Saturday, January 25, 2014


By Joye Vailes Shepperd

I was embarrassed when I heard the word "selfie" was to be elevated to the New Oxford American Dictionary. The new it word goes hand in hand with the human predilection for onanism. We humans like to play with ourselves...

And clearly, we seem to be hard wired for “the new.” In the recently published book, We Are Our Brains, D.F. Schwaab says "the brain stops producing old information once it receives fresh input again, and it makes no difference whether the input is meaningful..." This doesn't bode well for us if we're not careful. When seasoned and erudite arbiters select a word like selfie, they are not aspiring so much as trolling through the shallows. They aren't thinking, they're playing with popularity. The supposed leader is now following the crowd, and I don't know about you but I have always been afraid of the crowd's destination.  

A better alternative would be to take some words of long issue, words we've always known, and elevate them to new function and purpose. Peace ought to be a verb and maybe if we use it enough the practice would hardwire us to its service. Altruism might be a requirement for anyone who wishes to speak loud enough for anyone else to hear. After all, it is the one evolutionary “given” that is almost wholly responsible for human survival. If the good of all supersedes the desires of one, and this were taken into account before we uttered or even wrote one word, mostly, we'd be quiet. 

Make no mistake, this is no advocation for silence, this is a plea for eliminating blather, insult, and bullshit. This is a plea for the omission of “late breaking news” that declares you need to know what your smart phone says about you, that Justin Bieber got drunk and of any pundit voicing his or her opinion outside his/her area of expertise and often, within it, too. How much nonsense can one brain take in? Will there be any room to store intelligence for the long haul?  The average human seems to believe that the more, dare I call it, “information” is available, the better off we’ll be. We think we multitask but the truth is, according to brain scientists, there’s no such thing. The brain doesn’t work that way and when one area is active, the other is not. It’s why we can’t talk, drive, listen to the radio and think. Unfortunately, it’s easier to leave off the thinking and without using our brains, we will be incapable of discernment. Dulled creatures we will and have become, not born that way, but nevertheless, evolving, and at this juncture, without some of the essential components that brought us this far.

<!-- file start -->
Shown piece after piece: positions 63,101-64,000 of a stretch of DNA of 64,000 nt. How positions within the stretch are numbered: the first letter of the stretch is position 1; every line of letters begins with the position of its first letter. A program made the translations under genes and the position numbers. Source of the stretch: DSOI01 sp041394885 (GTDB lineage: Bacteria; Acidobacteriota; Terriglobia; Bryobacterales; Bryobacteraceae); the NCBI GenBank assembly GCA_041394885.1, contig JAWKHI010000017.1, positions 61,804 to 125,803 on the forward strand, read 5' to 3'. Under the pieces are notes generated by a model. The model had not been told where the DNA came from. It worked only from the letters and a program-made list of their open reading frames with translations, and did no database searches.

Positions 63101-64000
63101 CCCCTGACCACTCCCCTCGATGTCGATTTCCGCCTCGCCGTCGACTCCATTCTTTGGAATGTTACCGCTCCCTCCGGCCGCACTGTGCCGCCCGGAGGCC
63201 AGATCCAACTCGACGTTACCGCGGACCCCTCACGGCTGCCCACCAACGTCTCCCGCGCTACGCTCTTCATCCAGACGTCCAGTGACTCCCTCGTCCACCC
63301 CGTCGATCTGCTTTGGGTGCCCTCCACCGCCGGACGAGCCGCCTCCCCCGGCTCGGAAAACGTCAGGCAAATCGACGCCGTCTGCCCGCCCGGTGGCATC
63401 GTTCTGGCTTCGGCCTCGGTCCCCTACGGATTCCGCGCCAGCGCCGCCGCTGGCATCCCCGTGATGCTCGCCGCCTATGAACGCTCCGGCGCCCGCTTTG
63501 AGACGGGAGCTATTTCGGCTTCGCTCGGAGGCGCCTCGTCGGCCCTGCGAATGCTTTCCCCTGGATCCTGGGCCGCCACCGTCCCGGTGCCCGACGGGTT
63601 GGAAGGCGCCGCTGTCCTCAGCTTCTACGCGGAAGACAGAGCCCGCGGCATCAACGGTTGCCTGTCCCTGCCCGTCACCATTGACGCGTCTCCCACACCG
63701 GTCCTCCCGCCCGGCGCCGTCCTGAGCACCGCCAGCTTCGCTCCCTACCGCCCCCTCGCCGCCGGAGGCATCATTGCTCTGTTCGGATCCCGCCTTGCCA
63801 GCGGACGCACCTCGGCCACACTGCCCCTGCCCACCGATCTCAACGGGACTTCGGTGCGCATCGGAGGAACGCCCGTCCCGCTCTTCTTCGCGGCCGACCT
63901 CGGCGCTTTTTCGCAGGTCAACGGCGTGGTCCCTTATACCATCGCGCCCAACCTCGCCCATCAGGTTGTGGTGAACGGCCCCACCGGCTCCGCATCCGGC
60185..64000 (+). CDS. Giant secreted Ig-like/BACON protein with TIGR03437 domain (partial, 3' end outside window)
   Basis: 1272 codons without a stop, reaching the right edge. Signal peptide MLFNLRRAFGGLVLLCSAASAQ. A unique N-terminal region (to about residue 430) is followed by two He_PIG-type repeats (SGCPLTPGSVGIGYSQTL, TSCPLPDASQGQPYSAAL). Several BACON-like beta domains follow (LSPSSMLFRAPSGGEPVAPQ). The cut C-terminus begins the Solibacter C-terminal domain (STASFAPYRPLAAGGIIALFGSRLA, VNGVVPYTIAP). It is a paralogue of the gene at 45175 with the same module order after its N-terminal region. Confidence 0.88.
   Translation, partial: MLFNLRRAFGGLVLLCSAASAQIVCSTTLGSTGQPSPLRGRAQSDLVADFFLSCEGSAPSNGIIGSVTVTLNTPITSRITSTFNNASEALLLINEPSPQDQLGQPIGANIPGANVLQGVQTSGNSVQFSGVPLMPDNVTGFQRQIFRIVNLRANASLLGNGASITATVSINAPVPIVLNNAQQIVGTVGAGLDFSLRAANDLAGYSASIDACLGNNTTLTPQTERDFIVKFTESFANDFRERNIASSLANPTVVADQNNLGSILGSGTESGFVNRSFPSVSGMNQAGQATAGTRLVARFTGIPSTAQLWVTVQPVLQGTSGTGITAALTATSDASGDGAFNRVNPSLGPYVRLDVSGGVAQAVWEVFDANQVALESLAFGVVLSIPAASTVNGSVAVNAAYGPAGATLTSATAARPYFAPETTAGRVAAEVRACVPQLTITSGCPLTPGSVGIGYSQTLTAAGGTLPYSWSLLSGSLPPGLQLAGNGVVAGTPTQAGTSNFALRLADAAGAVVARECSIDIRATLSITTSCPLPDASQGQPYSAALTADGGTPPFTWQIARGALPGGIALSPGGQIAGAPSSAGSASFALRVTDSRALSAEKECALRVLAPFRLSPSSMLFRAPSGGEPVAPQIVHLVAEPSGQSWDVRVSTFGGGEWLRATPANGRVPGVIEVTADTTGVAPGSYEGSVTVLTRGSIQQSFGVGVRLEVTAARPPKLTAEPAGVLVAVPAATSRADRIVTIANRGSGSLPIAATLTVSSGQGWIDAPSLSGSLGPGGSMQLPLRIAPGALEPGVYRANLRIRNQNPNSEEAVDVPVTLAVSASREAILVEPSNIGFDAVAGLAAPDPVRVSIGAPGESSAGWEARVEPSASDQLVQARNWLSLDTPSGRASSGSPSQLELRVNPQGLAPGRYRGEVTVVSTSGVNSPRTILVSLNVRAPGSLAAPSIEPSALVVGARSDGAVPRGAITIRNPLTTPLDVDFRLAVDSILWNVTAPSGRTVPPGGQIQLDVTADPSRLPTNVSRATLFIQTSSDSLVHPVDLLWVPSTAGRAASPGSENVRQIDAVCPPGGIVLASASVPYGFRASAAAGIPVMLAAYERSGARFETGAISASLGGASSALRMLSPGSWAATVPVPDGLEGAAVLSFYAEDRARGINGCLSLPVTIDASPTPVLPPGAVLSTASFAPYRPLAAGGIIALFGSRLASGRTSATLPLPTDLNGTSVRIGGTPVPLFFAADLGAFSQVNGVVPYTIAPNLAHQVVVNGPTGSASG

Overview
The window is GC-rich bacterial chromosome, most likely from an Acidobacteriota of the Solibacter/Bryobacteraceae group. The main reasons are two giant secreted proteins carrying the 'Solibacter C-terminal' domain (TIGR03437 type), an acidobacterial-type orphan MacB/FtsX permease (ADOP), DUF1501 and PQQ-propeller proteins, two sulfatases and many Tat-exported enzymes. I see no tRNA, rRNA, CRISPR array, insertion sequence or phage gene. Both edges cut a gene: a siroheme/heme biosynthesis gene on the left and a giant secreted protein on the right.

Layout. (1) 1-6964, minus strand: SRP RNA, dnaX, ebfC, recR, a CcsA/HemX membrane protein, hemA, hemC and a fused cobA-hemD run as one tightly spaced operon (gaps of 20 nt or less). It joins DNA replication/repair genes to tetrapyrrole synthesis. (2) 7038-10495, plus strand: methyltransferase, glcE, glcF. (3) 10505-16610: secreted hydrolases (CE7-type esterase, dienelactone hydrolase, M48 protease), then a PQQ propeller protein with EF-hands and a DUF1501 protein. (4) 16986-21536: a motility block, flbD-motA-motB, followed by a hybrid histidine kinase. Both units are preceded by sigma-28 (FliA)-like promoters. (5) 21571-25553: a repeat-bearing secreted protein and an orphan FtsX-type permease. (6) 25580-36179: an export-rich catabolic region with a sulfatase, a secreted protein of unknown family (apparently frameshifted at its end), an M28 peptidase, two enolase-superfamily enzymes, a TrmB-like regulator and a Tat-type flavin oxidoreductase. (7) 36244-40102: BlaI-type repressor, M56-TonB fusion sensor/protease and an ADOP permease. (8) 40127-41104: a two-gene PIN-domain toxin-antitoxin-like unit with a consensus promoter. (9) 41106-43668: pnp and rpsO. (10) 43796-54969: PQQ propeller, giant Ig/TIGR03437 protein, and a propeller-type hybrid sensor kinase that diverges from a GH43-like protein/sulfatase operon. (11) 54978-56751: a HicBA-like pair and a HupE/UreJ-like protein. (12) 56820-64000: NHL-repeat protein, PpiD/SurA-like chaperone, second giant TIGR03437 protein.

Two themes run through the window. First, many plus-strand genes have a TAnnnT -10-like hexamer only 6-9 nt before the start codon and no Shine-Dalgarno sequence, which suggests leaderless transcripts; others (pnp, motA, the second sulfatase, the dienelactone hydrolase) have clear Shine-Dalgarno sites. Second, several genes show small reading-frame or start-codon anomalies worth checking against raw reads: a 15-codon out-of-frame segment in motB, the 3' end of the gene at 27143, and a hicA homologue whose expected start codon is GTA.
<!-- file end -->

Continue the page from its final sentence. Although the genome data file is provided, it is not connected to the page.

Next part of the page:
If evolution is about survival of the fittest, let’s ponder a moment about today. What's fit?  Our sensibility is almost nonexistent, capacity for hardship ennobling but useless, endurance for pain-–clearly legion or we couldn’t kill ourselves or others, no matter the cause; our understanding – obviously limited; and tolerance—haphazard--swhich may be exactly why we’re concentrating on selfies in the first place. It’s easier to play with our images than introspect.  

So let’s say that we continue to evolve without altruism. Let’s sum up today's ingredients for the continuing stew of evolution: an inordinate amount of frenzied input, a giant dollop of confusion, an inability to judge, greed, bias, and an almost absolute lack of honesty.  As we grow fatter, and our environment less forgiving, (primarily due to our unconscionable damage), do you ever wonder about the future? Perhaps our path isn't toward enlightenment or ultimate design but to play a small and temporary part in the cycle and disappear. Maybe evolution is cyclical.

Consider human behavior, for those of us swaying under the weight of thought, wondering about-- our purpose. Can it really be to kill ourselves over rocks and religion? Over things that we believe, not because they're true but because we're used to the act of believing, a kind of default mutation in the human condition. Maybe it's time to go back to the beginning and restart.

1 comment:

Mishka M said...

An excellent piece- the Anti-Selfie Manifesto.